- POSTED: 07 Oct 2013 21:00
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The World Bank has cut its economic forecast for Indonesia for this year and for 2014. But despite a slowdown in commodity exports, the situation could spur development in other business sectors.
JAKARTA: The World Bank has cut its economic forecast for Indonesia for this year and for 2014.
Weaker commodity prices, tighter global liquidity and slowing domestic demand are the main factors causing the slowdown.
However, the Indonesian government has initiated some proactive strategies to reinforce core economic resilience and long term stable growth.
The pace of Indonesia's economy expansion has slowed down this year and is unlikely to pick up again until next year. That is the view of the World Bank -- which predicts economic growth of 5.6 per cent, down from the 5.9 per cent estimated in its previous quarterly report.
Slowing exports have been dragging Indonesia's economy this year but despite a slowdown in commodity exports, the situation could spur development in other business sectors.
World Bank’s lead economist for Indonesia, Ndiame Diop, said: "This softening of commodity prices not only provides an environment for investors to invest more in manufacturing but also to invest more in the downstream segment of the commodity prices because one of the difficulties of moving downstream is when the prices of the raw commodities are very high in global market the incentive for the private sector to invest in downstream is lower."
This development does in fact, reflect government policies designed to nurture downstream business activities.
The government's decision to reduce energy subsidies will better protect Indonesia from fiscal risks in the short term, as well as free up spending for infrastructure and social programs.
Indonesia is perceived as a large and resilient economy -- thanks to the government's policy adjustments such as tightening lending conditions, higher interest rates, and the depreciation of the rupiah -- which are indicative of the sense of resilience as they are not quick fixes and will take time to improve the overall economy.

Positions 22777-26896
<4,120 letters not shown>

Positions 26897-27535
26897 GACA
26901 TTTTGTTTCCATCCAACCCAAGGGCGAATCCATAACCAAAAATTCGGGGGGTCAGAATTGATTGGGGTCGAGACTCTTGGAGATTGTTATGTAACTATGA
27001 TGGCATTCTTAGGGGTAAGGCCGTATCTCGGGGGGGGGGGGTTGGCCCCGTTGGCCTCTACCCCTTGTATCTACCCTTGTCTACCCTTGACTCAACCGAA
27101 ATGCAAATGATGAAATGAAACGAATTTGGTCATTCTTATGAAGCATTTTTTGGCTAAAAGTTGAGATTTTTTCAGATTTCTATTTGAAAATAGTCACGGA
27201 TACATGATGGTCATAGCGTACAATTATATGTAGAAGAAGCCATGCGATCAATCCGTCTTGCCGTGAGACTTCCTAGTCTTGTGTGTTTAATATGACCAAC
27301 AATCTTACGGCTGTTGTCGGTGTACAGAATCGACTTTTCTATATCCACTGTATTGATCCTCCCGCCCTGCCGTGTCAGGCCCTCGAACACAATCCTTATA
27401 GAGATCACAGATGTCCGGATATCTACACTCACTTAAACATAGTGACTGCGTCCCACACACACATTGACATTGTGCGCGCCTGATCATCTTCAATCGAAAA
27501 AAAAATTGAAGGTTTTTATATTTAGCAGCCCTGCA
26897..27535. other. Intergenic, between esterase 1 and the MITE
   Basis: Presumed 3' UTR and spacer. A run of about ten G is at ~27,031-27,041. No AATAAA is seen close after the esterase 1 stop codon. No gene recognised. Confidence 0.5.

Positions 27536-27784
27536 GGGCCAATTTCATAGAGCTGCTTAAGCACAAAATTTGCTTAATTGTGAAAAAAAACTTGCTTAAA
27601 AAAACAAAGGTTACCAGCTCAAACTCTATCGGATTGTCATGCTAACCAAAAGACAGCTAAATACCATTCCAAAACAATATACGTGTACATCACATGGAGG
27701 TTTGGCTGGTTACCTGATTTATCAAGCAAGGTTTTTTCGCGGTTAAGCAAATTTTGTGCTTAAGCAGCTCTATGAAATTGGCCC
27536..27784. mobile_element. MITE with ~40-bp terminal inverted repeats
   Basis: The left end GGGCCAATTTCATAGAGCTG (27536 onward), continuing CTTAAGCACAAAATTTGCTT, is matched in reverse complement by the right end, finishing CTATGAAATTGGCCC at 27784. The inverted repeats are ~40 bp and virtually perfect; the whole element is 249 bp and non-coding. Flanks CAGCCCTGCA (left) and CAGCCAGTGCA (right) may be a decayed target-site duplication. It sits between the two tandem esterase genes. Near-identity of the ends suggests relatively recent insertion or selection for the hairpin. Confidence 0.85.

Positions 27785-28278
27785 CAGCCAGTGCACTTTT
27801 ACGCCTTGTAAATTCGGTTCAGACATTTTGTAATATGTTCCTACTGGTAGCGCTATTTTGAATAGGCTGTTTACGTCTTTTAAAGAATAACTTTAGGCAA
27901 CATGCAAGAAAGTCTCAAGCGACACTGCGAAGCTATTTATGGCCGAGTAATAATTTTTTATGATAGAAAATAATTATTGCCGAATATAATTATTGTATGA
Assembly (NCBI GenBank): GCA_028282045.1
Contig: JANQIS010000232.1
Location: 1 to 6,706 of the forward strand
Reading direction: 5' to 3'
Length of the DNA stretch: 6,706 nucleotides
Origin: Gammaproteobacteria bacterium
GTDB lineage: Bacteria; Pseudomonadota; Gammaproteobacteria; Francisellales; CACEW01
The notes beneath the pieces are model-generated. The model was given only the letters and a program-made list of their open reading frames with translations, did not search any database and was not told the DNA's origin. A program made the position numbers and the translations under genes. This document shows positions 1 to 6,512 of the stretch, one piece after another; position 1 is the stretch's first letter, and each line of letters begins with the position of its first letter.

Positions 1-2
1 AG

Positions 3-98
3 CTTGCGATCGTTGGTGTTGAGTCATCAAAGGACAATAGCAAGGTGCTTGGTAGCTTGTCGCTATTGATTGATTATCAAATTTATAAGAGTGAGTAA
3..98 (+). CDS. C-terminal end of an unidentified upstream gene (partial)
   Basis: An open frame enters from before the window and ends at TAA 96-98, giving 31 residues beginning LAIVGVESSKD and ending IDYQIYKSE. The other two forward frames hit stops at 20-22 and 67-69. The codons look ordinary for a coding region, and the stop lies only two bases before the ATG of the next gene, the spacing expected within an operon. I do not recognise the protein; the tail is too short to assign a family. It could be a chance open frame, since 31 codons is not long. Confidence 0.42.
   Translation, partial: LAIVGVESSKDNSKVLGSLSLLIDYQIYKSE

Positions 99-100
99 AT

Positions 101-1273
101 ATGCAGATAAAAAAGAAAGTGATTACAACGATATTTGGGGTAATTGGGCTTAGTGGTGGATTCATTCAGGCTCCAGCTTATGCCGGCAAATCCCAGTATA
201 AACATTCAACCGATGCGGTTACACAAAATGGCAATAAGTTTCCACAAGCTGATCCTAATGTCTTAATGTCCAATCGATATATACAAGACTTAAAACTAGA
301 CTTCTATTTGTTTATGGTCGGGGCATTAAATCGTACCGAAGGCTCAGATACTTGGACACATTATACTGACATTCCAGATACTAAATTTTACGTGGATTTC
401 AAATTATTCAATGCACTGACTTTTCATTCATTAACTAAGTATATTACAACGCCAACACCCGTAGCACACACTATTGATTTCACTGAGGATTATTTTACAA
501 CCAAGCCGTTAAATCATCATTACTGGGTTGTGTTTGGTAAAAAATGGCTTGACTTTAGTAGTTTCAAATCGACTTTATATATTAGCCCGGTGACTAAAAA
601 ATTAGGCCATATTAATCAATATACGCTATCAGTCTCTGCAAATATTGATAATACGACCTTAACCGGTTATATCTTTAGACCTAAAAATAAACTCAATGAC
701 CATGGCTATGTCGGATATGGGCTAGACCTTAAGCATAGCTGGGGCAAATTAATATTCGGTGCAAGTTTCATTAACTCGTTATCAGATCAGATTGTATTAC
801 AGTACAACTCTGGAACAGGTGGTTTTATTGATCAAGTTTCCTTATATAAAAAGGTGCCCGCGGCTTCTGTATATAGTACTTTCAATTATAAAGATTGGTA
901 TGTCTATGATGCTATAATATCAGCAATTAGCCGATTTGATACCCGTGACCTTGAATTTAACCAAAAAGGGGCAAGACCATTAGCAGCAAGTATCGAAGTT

The World Bank does not foresee Indonesia facing difficulties in addressing its external financing needs.
World Bank East Asia and Pacific chief economist Bert Hofman said: "Indonesia, which relies quite a bit on external financing because of its large current account deficit, is a country that could probably see a larger increase in interest rates compared to the rest and that would affect domestic demand to some extent offsetting… its election spending."
With an average of 5.3 per cent growth, Indonesia still is listed as one of the best performing G-20 countries in terms of economic growth
Among the factors that are lending core strength to the economy are a robust public sector balance sheet, low public debt over GDP and foreign reserves of more than US$93 billion.
As Indonesia approaches the 2014 elections, the World Bank believes government's steps to improve the regulatory environment, lift public infrastructure investment and social spending can help the country reinforce strong growth and maintain a favorable outlook for economic development.